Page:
Directed by Jean Renoir; screenplay by Frank Davis, J.R. Michael Hogan, and Jean Renoir; adapted from the Mitchell Wilson novel, None So Blind; cinematography by Leo Tover and Harry J. Wild; edited by Lyle Boyer, Roland Gross; art direction by Albert S. D’Agostino and Walter E. Keller; music by Hanns Eisler; starring Joan Bennett, Robert Ryan, Charles Bickford, and Nan Leslie. DVD, B&W, 71 min., 1947. A Warner Bros. Archive release, www.warnerarchive.com.
The great French director Jean Renoir fled to Hollywood after Germany invaded France in May 1940. When he arrived it took time for him to find appropriate film projects, but in 1943 he coproduced and directed an anti-Nazi film set in France, This Land Is Mine, and followed it with four other films. Arguably the best of these, The Southerner (1945)—a film about the economic difficulties of Texas sharecroppers that beautifully evokes the land on which they work—garnered him a nomination for an Academy Award for Best Direction. His final Hollywood film was the noirishTheWoman on the Beach (1947), which basically ended Renoir’s ties with an American movie industry that tried to fit into a conventional mold a director who thrived on freedom.
The film focuses onthree damaged human beings who are part of a painful, murderous, romantic triangle. Lieutenant Scott Burnett (Robert Ryan) is a traumatized Coast Guard officer, whose boat had been torpedoed in WWII. The incident has left him haunted by recurring nightmares of drowning, and Ryan’s gift throughout his career for playing solitary, brooding, volatile men of few words is one of the film’s strengths. Burnett is also engaged to a sweet, bland blonde who offers him an uncomplicated emotional commitment that doesn’t satisfy him. Consequently, when riding a horse on a deserted beach, he is open to meeting and becoming possessed by Peggy (Joan Bennett), a seductive brunette married to an older painter, Tod Butler (Charles Bickford), who had once been extremely successful. Butler’s career abruptly ended when he was accidentally blinded in a drunken fight with Peggy. It’s a perverse, love/hate relationship that defies easy understanding. It’s not until the film’s conclusion that Burnett perceives how badly he has misunderstood the nature of their embattled relationship, and how deeply linked these two sophisticated, destructive personalities are.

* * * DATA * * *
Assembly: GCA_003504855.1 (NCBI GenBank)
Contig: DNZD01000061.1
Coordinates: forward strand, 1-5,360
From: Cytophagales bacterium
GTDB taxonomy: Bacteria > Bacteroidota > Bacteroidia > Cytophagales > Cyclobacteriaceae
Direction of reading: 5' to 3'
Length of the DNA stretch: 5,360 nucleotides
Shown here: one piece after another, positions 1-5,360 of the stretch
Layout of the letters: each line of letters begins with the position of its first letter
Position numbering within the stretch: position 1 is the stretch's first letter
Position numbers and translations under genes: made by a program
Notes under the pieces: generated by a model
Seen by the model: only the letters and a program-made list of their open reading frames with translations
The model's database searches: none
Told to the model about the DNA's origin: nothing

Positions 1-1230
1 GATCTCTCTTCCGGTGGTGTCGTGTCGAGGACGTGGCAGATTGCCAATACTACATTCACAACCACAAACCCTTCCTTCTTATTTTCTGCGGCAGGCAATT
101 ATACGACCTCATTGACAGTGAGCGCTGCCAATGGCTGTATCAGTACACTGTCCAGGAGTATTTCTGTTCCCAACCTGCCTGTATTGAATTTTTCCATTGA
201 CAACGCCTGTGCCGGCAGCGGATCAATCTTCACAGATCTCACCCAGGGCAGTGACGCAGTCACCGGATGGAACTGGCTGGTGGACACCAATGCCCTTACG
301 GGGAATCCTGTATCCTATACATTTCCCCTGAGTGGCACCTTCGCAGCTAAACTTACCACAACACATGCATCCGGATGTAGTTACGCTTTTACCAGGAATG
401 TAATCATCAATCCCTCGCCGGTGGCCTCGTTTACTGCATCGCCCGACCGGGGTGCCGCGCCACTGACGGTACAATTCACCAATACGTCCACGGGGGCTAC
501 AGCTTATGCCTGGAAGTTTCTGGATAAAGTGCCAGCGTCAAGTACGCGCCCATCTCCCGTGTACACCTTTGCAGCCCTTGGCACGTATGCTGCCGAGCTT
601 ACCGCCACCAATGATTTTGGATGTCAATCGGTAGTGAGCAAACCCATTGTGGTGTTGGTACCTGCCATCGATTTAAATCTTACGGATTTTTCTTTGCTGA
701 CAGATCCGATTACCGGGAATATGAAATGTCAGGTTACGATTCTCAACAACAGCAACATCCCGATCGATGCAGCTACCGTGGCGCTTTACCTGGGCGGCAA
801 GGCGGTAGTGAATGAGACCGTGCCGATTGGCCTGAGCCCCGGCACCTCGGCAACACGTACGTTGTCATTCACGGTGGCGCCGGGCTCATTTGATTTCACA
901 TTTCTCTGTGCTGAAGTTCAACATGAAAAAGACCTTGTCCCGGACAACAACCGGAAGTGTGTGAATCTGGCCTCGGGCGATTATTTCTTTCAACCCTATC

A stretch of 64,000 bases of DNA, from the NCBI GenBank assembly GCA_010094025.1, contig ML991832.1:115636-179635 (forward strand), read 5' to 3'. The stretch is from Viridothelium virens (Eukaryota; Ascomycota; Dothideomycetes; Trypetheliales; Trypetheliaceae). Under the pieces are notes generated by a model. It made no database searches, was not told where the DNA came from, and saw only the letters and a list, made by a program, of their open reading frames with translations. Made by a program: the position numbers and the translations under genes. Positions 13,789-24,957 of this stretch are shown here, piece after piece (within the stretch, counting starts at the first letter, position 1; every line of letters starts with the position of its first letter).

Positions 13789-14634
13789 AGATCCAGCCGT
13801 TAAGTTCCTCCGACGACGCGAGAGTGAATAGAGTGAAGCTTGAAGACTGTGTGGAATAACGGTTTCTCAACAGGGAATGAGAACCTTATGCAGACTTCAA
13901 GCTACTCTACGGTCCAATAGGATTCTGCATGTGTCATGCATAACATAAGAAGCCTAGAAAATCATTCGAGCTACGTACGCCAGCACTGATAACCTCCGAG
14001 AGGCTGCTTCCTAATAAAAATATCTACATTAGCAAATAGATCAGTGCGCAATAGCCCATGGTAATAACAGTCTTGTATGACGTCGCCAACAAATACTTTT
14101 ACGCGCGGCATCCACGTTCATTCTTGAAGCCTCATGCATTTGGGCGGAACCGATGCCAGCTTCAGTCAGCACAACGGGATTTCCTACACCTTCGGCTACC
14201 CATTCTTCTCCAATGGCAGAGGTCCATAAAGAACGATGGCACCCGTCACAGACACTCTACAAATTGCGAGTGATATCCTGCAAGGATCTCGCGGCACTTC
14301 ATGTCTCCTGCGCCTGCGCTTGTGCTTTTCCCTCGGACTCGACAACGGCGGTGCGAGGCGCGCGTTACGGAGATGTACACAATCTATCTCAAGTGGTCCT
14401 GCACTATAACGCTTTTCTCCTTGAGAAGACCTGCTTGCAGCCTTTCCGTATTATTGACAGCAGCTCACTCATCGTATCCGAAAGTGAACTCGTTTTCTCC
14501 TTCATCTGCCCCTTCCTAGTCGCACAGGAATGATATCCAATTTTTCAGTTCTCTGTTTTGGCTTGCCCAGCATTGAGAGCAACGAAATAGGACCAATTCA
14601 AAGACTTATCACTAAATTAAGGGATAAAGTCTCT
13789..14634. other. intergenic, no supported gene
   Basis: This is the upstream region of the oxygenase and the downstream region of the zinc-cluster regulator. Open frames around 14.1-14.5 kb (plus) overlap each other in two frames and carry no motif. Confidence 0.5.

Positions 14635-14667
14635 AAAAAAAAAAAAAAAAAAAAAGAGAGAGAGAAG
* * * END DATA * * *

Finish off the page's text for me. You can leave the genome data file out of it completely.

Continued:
Joan Bennett, whose strongest performances were in femme fatale roles in fine film noir productions such as Fritz Lang’s Woman in the Window (1944)and Scarlet Street (1945), provides a less calculating and controlled variation on that character. She is duplicitous here as well, and is able to arouse and then play with Burnett and her husband’s passionate feelings for her. In Renoir’s film, however, her line readings seem artificial, and the shifts in her behavior awkward—in one scene she turns suddenly from an empathetic temptress into a harsh, tough broad.
Much of the film’s choppy quality—scenes are abruptly cut and dialog is inconsistent—was the result of a disastrous prerelease screening in Santa Barbara at which preview audiences and the studio bosses were turned off by the film’s unwillingness to follow traditional genre rules. A frustrated Renoir was thus forced to return to the editing room and he also had to reshoot numerous scenes, which turned the final product into the messy seventy-one-minute cut that exists today.
Renoir had set out to depict a love story that in his words was “based purely on physical attraction.” In most of his previous films, his characters were linked to a social background, but here they are isolated beings, and society barely exists. Even the sexual attraction between the three main characters isn’t clear, since Peggy turns from Tod to Burnett, and back, without any explanation.
Despite the film’s obvious limitations, which include an absurd, violent confrontation in turbulent ocean waters between Tod and Burnett, TheWoman on the Beach is not devoid of interest. Besides Ryan’s strong performance as the lust-driven, unstable Burnett, Charles Bickford, who in his long career in Hollywood often played rugged, taciturn, uncomplicated characters, is convincing as Tod—a troubled painter with an insidious manner, and a dark side that goes back further and is deeper than the trauma of suddenly becoming blind. There is also something a bit hallucinatory about the film, which concludes with Tod burning down his house and his extremely valuable paintings. He declaims that he had to free himself from his obsessions—the paintings and Peggy—so he could start anew. The paintings may be gone, but Peggy is staying with Tod.
It’s hard to evaluate a film as eviscerated as The Woman on the Beach. Renoir tried to save it, but it feels so compressed that it’s not always coherent. Renoir had no illusions about his Hollywood sojourn: “Although I don’t regret my American films, I know for a fact they don’t even come close to any ideal I have for my work…they represent seven years of unrealized works and unrealized hopes.” TheWoman on the Beach is a perfect example of how difficult it was for Renoir to adjust to Hollywood.
Leonard Quart is the author or coauthor of several books, including the just-published, fourth edition of American Film and Society since 1945 (Praeger).